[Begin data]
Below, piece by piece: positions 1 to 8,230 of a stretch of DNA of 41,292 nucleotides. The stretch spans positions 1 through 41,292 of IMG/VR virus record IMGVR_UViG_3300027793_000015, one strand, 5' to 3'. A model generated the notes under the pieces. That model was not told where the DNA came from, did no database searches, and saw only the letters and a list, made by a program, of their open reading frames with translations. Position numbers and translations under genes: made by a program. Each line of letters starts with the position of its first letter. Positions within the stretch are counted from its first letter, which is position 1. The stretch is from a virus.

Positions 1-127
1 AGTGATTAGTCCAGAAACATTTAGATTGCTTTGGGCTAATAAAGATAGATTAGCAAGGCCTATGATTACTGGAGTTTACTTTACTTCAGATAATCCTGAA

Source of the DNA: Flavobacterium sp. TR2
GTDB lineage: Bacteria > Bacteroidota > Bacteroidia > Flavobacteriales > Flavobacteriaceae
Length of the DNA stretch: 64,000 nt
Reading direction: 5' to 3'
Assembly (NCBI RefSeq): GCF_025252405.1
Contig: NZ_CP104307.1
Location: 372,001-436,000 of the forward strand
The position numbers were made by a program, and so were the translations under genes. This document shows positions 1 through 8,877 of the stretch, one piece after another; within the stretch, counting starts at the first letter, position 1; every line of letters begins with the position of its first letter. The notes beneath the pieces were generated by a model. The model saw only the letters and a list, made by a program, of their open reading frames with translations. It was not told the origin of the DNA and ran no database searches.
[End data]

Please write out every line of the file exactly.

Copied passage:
Below, piece by piece: positions 1 to 8,230 of a stretch of DNA of 41,292 nucleotides. The stretch spans positions 1 through 41,292 of IMG/VR virus record IMGVR_UViG_3300027793_000015, one strand, 5' to 3'. A model generated the notes under the pieces. That model was not told where the DNA came from, did no database searches, and saw only the letters and a list, made by a program, of their open reading frames with translations. Position numbers and translations under genes: made by a program. Each line of letters starts with the position of its first letter. Positions within the stretch are counted from its first letter, which is position 1. The stretch is from a virus.

Positions 1-127
1 AGTGATTAGTCCAGAAACATTTAGATTGCTTTGGGCTAATAAAGATAGATTAGCAAGGCCTATGATTACTGGAGTTTACTTTACTTCAGATAATCCTGAA

Source of the DNA: Flavobacterium sp. TR2
GTDB lineage: Bacteria > Bacteroidota > Bacteroidia > Flavobacteriales > Flavobacteriaceae
Length of the DNA stretch: 64,000 nt
Reading direction: 5' to 3'
Assembly (NCBI RefSeq): GCF_025252405.1
Contig: NZ_CP104307.1
Location: 372,001-436,000 of the forward strand
The position numbers were made by a program, and so were the translations under genes. This document shows positions 1 through 8,877 of the stretch, one piece after another; within the stretch, counting starts at the first letter, position 1; every line of letters begins with the position of its first letter. The notes beneath the pieces were generated by a model. The model saw only the letters and a list, made by a program, of their open reading frames with translations. It was not told the origin of the DNA and ran no database searches.